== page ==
"The chalk aquifer provides 65% of the public drinking water in the south-east of England. These precious resources are under increasing pressure from abstraction and issues such as climate change and population growth. Affinity Water is taking a new approach and investing in water sources which ensure regional resilience. The conditioning facility at Sundon will play a fundamental role in our plans for protecting chalk streams."

     

    Environment Agency – Meeting our future water needs: a national framework for water resources (March 2020):

    "Unsustainable abstraction still diminishes some of the most iconic catchments and important habitats Bishop’s Stortford in the country, such as chalk streams, which are a globally important habitat. There are more than 224 Stort chalk streams in the UK. These represent 75 to 80% of this habitat Chel type globally and must be protected. Sustainably abstracted water bodies are more resilient to climate change and drought so addressing Harlow Roding unsustainable abstraction will help improve resilience."

  • Chalk stream conservation

    "Unsustainable abstraction still diminishes some of the most iconic catchments and important habitats in the country, such as chalk streams, which are a globally important habitat. There are more than 224 chalk streams in the UK. These represent 75 to 80% of this habitat type globally and must be protected. Sustainably abstracted water bodies are more resilient to climate change and drought so addressing unsustainable abstraction will help improve resilience."

    Environment Agency - Meeting our future water needs: a national framework for water resources (March 2020)

    The majority of the world’s chalk streams are found in England and their global rarity means they should be viewed in the same light as an English Great Barrier Reef or rainforest.

    Truly special habitats, chalk streams are home to an abundance of wildlife species such as water crowfoot, flag iris, mayfly, brown trout, kingfisher, otters and the nationally endangered water vole.

    Chalk streams are at risk of extinction as the impacts of climate change combine with increasing demand for water from a growing population. Today many English chalk streams are dry in long stretches and do not meet the objectives set out in environmental legislation.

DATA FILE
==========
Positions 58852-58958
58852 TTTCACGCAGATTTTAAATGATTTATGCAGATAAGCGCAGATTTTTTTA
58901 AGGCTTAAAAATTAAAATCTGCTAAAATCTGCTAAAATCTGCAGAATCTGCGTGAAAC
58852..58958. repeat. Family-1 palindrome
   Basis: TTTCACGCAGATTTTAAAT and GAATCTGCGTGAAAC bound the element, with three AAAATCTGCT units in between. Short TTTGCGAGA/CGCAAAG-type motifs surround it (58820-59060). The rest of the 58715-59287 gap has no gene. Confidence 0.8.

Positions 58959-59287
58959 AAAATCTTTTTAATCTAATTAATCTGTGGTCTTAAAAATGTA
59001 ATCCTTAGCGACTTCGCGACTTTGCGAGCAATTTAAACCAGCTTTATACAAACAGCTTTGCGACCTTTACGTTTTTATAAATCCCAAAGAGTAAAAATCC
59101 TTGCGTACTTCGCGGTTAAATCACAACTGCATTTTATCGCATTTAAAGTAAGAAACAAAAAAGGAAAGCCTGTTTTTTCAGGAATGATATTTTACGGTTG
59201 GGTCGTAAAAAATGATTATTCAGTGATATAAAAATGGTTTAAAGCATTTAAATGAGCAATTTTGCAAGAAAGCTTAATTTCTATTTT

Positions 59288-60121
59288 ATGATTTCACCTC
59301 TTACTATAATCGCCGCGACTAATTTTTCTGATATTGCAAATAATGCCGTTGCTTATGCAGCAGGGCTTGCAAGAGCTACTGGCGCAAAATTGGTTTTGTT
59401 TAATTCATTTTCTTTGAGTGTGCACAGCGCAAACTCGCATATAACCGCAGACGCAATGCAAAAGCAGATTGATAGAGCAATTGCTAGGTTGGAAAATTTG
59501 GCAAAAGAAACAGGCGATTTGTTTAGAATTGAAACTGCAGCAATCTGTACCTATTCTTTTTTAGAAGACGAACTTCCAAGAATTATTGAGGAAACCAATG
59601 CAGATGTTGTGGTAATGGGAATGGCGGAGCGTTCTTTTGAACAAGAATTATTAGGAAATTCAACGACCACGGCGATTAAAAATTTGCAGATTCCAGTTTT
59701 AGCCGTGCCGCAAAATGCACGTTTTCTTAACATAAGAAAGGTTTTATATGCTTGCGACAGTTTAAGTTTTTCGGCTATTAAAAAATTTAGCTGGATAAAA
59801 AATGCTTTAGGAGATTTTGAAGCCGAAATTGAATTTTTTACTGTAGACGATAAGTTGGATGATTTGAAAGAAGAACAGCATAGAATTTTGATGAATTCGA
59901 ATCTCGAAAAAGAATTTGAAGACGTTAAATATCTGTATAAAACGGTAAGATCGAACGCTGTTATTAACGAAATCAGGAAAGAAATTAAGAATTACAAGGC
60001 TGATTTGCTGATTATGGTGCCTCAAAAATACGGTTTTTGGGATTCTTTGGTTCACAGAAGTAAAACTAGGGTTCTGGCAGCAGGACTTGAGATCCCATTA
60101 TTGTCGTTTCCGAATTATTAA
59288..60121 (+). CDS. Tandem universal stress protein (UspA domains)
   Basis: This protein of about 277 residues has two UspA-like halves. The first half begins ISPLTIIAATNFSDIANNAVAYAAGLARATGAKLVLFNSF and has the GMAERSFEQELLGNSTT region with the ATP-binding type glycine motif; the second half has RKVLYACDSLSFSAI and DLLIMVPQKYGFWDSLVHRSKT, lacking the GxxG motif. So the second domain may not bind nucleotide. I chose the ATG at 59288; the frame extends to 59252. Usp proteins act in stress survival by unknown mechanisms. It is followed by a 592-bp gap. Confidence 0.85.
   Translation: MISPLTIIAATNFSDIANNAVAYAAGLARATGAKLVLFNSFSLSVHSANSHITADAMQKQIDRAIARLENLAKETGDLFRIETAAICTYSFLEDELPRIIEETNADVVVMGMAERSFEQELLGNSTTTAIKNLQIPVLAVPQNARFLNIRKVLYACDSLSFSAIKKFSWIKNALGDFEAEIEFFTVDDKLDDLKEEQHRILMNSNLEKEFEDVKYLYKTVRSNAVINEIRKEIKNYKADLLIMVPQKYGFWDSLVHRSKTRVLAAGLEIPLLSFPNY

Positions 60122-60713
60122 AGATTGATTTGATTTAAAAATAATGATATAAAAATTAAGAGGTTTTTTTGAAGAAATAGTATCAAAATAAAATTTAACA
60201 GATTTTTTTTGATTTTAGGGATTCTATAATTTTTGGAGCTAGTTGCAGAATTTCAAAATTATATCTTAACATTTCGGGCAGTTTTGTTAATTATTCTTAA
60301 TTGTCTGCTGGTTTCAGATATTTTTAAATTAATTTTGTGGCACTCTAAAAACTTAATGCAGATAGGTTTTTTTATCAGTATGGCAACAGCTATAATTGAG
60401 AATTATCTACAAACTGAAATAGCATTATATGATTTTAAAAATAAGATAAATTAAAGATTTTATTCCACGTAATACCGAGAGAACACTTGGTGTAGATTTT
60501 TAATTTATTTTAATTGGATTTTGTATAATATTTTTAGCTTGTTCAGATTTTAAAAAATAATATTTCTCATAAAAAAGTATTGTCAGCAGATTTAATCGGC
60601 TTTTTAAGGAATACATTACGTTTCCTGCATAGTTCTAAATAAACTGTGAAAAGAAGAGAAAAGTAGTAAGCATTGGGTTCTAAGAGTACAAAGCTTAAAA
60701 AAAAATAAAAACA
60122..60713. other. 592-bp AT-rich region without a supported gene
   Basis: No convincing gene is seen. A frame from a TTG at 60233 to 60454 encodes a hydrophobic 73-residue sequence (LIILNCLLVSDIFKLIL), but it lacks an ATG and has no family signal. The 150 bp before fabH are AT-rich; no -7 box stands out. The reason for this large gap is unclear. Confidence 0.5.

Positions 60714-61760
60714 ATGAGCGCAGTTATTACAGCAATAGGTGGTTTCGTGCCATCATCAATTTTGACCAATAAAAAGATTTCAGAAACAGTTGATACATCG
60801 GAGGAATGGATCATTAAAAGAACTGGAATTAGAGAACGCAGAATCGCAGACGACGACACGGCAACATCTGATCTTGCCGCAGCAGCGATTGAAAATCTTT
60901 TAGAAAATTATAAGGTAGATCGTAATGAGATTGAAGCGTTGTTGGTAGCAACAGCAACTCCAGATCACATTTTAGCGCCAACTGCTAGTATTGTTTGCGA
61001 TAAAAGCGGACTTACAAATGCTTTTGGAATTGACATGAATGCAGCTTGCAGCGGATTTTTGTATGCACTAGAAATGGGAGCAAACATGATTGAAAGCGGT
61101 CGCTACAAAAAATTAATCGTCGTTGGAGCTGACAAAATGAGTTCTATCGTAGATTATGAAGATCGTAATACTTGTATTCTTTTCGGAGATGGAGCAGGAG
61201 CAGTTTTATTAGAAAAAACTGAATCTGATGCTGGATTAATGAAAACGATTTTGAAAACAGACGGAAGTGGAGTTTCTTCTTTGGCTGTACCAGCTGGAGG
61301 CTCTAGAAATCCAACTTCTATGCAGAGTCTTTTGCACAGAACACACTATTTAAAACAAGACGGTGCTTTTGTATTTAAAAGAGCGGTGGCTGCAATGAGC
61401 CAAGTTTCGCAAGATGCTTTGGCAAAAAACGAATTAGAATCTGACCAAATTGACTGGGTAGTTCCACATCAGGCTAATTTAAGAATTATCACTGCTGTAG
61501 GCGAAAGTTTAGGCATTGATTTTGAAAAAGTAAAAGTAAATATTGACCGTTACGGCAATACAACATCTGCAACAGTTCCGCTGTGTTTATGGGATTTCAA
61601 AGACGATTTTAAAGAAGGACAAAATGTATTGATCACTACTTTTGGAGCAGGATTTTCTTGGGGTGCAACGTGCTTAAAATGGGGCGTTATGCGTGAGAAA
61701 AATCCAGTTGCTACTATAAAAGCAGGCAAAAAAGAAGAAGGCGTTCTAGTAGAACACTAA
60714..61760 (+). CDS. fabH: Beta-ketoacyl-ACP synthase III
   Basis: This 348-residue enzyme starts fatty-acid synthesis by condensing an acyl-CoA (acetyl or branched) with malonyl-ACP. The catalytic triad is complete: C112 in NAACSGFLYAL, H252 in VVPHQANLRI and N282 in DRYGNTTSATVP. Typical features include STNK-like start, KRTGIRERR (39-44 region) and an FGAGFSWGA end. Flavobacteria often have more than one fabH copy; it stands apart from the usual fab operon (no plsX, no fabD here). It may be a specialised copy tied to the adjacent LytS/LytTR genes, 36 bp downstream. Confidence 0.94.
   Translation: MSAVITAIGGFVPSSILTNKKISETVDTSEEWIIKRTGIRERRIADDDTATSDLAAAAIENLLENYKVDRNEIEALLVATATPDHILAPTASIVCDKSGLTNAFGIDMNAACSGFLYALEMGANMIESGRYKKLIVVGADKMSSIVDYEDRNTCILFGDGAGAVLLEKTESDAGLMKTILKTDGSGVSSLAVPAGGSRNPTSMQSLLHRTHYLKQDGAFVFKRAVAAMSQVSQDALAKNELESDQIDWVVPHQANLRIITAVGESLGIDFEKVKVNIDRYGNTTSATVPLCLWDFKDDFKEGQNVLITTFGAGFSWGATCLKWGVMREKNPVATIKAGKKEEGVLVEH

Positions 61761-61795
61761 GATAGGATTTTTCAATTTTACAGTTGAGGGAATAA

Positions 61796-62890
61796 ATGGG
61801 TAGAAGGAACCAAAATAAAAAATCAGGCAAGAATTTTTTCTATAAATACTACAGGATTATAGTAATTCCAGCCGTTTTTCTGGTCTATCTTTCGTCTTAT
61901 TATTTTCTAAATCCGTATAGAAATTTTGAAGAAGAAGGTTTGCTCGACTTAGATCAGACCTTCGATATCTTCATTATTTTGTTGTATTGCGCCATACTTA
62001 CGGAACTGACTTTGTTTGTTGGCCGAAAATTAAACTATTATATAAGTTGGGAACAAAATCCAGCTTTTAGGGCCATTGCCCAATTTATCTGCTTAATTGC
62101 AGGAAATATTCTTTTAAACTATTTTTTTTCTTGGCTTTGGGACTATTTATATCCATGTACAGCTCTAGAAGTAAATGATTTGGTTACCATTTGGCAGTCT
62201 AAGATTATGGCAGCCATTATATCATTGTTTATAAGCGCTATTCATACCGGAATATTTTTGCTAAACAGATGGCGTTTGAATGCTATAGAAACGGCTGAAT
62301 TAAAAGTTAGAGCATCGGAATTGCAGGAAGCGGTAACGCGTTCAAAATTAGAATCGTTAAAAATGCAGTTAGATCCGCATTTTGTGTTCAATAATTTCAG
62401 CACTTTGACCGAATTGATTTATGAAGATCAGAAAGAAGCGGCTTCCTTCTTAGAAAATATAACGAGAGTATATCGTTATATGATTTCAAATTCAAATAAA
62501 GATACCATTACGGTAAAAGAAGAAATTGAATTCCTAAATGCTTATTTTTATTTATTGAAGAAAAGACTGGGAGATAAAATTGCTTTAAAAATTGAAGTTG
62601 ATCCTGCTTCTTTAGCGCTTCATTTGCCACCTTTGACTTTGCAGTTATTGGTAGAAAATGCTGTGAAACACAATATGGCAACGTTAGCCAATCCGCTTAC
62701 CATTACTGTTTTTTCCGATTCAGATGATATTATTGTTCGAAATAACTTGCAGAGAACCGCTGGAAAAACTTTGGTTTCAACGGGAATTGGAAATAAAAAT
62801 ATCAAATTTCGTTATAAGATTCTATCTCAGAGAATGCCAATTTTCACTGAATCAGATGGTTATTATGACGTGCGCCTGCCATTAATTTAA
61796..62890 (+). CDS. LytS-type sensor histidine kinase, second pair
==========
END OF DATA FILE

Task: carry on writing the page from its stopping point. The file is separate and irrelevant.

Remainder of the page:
Affinity Water is committing to ending environmentally unsustainable extraction from these precious river catchments and to work in collaboration with other water companies, industries, universities and NGOs to develop alternative, sustainable water supplies away from chalk river catchments.

    According to the Chilterns Area of Outstanding Natural Beauty (AONB), chalk streams are:

    • A characteristic and attractive feature of the Chilterns landscape.
    • A globally rare habitat confined to north west Europe and to the UK in particular. More than 85% of all the chalk streams in the world, are found in England.
    • Important habitats for wildlife and support a massive range of plants and animals.
    • Home to some of our most threatened plants and animals, such as the water vole and brown trout.

    This project will allow Affinity Water to reduce bore hole water extraction from chalk aquifers that feed chalk streams and support its commitment to chalk stream restoration in the Chilterns.

    Details of Affinity Water’s chalk stream conservation work can be found at www.affinitywater.co.uk/corporate/environment/chalkstreams

    More information on chalk stream conservation can be found at: